Greeting is a significant interactive gesture in Igede society; as such its importance in daily Igede life can hardly be overstated. Greeting a visitor with warm words gives instant respect to him/her and the receiving host. A simple greeting could turn fear into friendship and suspicion into trust. Learning how to greet is an important part of culture that teaches one how to function well in Igede society and how to establish and maintain personal relationships.
Also Read: When not to chant “Ihyoo” in gathering
After the initial exchange of pleasantries, one does not at once introduce the subject of the visit, but must inquire about the health and social wellbeing of the members of the family. Inquiring about the other person’s health and wellbeing is part of the normal greeting interactions in Igede society and, indeed, in most African societies. It helps to know the state of health of one another. It also symbolises honour and respect for one another and tells a visitor whether there is peace or conflict in that place.
Greeting is the first education for every child in the Igede ethnic group, as such he/she is educated early on how to greet and respect his peers, schoolmates, parents and superiors. The head of the family (Oligbeju nya ugbiyegwu) is the master while his wife (ahwu) is the mistress of the compound. It is the duty of the members of the family to pay their due respects to them the first thing every morning. The younger children greet their parents first followed by the older one.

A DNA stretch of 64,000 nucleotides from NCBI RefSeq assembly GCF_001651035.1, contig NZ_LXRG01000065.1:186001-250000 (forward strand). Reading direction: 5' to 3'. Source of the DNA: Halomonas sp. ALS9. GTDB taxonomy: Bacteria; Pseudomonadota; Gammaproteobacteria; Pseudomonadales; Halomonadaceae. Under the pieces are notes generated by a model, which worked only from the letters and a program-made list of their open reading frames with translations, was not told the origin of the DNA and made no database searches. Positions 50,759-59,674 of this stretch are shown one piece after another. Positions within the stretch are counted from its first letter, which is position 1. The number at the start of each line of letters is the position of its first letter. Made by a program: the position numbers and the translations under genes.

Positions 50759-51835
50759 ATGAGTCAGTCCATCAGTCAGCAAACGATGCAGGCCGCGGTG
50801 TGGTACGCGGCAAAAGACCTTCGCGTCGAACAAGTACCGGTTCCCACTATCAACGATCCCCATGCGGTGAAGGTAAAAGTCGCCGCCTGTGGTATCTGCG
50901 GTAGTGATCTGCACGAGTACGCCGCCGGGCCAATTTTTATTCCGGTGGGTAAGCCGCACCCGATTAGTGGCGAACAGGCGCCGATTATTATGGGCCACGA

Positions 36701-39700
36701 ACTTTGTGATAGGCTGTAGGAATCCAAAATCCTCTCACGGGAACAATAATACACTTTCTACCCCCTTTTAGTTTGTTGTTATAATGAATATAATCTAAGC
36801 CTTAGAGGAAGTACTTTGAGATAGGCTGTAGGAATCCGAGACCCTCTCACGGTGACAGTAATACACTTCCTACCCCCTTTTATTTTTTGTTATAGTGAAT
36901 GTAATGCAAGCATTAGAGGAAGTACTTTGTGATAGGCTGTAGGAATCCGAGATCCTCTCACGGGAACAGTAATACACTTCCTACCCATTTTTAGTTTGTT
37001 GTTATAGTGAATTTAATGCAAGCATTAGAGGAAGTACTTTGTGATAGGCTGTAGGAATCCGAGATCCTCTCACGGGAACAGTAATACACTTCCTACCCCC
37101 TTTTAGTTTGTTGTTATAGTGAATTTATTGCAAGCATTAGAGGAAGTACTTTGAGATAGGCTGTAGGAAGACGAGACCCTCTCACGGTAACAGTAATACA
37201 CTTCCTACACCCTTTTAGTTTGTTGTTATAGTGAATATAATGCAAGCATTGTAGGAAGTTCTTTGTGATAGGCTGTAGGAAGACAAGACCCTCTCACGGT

It is traditional for a younger one to greet the older one first anywhere the two meet whether in a church, school, road, farm, market, joint, street, etc. The older person extends his right hand first to shake the younger one. Then the younger one extends his right hand while supporting it with the left hand as a symbol of respect for the older person. Manners of salutations differ based on status and age. Certain salutations for men are based on seniority in the family.
THE MEANING OF IGEDE IHYOO
Igede Ihyoo literarily means “Igede is holy”. It is a special greeting in Igede which is often done in a gathering of Igede People. When it is chanted, the speaker do it with vigour, life and enthusiasm. He expects the response to be loud as well.
One thing is very important when chanting Igede Ihyoo. The speaker can only say it once, or thrice. It must not be chanted two times. The reason is because, Igede People are Kings, and Kings can only be given one thing or three, or seven. That is why Igede elders cannot be given two kolanuts. It must be one, three or seven.
Source: Benson Egbodo, Ode Testimony and Ukenya Ogbaji (Mr Yukay)